“Elizabeth Letts’s beautiful prose, woven together with meticulous research, takes you for a ride that will keep you on the edge of your seat until the end.”—Robin Hutton, author of Sgt. Reckless
A book that I raced through in about three days. Every time I picked up The Perfect Horse, I found it a real struggle to put down again.

Miracle of the White Stallions - DVDI was vaguely familiar with parts of the story thanks to the Disney movie, The Miracle of the White Stallions, but reading The Perfect Horse showed me that there was so much more. Yes there were the Lippizans - both the stallions and the mares, but also in danger were gorgeous Polish Arabians, Thoroughbreds and many other fine horses who had been looted from around German-controlled Europe. That was the part of the story I'd never heard about prior to reading Elizabeth Lett's book.

A lot of people say that animal stories are so often heartbreaking. Not this one. For the most part, the worst that happens to the majority of the figures in this book, both human and animal, is disappointment and some promises that never truly bear out.

Although this is a book about World War Two, as it focuses on a smaller part of the events - that surrounding the horses, it is not as dark as some. The book does touch on the greater events, however, at the same time, it also leaves them in the background for the most part.

The Perfect Horse is lavishly illustrated throughout - photos of the main figures, events and many of the horses so central to the story. The only potential complaint is that all the photos are black and white only. At the same time, it's very likely that the original images were mostly in black and white anyway - given the time period. It might have been a nice touch to include color photos of some of the central equine figures like Witez.

I have to recommend this book most highly. A gripping read which left me wanting to know more - perhaps to hunt down translations of Alois Podhajsky's books - I know I've seen his book on horsemanship (in fact, I have a copy sitting on my shelf), but didn't know he'd also written another book too.

New Book - Essays on the Lord of the Rings

One of my former co-workers recently published a book through Amazon titled Essays on the Lord of the Rings. Having read a couple of them, I have to say that he has quite the interesting perspective.

Essays on the Lord of the Rings - Patrick McEvoy-HalstonEssays on the Lord of the Rings
Patrick McEvoy-Halston
Independently Published
Copyright Date: April 10, 2017
978-1521032213

The amazon.com product description:
Series of essays on The Lord of the Rings, including two "reader's guides," as well as a foray into the fictitious possibility -- What if Saruman was right? The lead essay focuses on how LOTR is best understood as actually more anti-adventure than adventure; on how it never really lets you get too far outside your door, even as you find yourself amongst things as wondrous as Oliphants, wizards, Orcs and Elves. Think of this book as an attempt at good counsel so you don't go adrift to the unexpected wiles of J.R.R. Tolkien's masterpiece.
As I said, he has quite the interesting perspective.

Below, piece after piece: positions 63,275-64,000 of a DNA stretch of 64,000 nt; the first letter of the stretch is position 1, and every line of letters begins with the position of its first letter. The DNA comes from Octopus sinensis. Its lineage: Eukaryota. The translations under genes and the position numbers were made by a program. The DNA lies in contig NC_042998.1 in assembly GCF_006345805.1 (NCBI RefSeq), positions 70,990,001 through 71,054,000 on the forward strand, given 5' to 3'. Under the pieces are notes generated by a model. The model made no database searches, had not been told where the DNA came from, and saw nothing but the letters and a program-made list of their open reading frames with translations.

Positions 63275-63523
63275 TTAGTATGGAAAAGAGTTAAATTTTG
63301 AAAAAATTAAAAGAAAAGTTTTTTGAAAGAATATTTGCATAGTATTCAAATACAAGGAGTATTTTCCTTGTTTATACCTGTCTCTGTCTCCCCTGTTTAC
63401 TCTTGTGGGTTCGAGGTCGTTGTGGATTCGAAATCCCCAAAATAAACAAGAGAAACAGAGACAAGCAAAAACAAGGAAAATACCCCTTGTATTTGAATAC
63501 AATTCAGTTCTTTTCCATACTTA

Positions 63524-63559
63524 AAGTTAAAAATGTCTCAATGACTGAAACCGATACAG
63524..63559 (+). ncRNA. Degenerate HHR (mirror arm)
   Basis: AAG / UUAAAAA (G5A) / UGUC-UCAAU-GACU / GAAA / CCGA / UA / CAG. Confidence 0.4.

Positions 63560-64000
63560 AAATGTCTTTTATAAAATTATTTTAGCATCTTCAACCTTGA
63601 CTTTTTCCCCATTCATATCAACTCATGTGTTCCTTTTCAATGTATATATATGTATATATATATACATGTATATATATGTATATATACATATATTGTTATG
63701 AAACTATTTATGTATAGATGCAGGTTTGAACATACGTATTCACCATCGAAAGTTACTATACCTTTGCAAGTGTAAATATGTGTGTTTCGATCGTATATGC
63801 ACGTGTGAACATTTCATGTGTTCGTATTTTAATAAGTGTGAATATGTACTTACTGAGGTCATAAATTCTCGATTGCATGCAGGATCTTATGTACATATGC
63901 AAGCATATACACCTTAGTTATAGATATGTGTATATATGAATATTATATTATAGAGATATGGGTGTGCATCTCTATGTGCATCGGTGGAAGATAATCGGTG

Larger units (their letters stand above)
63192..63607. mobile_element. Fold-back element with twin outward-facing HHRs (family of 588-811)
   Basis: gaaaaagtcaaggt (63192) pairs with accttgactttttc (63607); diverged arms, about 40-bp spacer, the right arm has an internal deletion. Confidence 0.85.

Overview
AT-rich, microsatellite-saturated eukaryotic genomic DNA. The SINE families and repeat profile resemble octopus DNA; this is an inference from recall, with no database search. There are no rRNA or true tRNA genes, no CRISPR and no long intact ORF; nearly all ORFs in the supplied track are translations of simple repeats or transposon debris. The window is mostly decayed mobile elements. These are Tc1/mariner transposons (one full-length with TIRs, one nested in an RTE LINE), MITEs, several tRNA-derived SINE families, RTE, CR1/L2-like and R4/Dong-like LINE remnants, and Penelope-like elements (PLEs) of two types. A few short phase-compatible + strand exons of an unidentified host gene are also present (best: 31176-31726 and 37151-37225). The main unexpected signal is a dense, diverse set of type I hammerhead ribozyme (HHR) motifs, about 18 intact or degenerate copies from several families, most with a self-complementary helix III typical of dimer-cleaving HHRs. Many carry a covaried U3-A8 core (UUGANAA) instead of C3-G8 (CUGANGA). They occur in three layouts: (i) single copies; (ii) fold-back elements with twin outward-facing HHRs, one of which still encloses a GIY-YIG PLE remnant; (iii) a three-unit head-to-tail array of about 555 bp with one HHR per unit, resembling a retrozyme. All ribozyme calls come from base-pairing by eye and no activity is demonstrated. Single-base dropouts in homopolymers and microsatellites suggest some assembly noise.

Monday, April 17, 2017

It's Monday! What Are You Reading?

It's Monday! What Are You Reading? is a place to meet up and share what you have been, are and about to be reading over the week.  It's a great post to organise yourself. It's an opportunity to visit and comment, and er... add to that ever growing TBR pile! So welcome in everyone. This meme started with J Kaye's Blog   and then was taken up by Sheila from Book Journey. Sheila then passed it on to Kathryn at the Book Date.

You know something? I look at that list there and realize just how old All Booked Up is sometimes. I started doing this meme back in the days when It's Monday! What Are You Reading? was hosted at J Kaye's Book Blog.

Anyway, I'm back in the game after a couple of months on hiatus (again). These days I'm somewhat sporadic with All Booked Up despite my best intentions. But, after a few months of struggling with one book, I've finished reading it, and I'm on to other books.

Books I finished reading last week:

Europe: Chained By History - Larry J. HiltonEurope: Chained By History
Larry J. Hilton
Newport Publishing
Copyright Date: December 2015
978-0996786119

The amazon.com product description:

A Plea for Europe to form a United States of Europe
Europe: Chained by History is a groundbreaking book that uses history to make a compelling case for Europe to form a United States of Europe--or risk seeing the European Union come apart individually.
Using the history of Vienna from its inception to 1938, readers are invited to observe Western Europe from within this ancient city.
  • Where did historic rivalries among European nations begin?
  • How did the Enlightenment affect Europe and the United States?
  • What persistent darkness allowed Hitler to lead the word in to a second devastating world war?
  • What will it take for today's European Union to survive?
Author Larry J. Hilton explores these questions, and more, by using fascinating details about what it was really like to live in Vienna from the the first century through the days of hyper-inflation after World War 1.
Thought provoking and well researched, Europe: Chained by History radiates hope even as it details the formidable political obstacles to European unity. In the end, a banking or ISIS crisis will force the issue.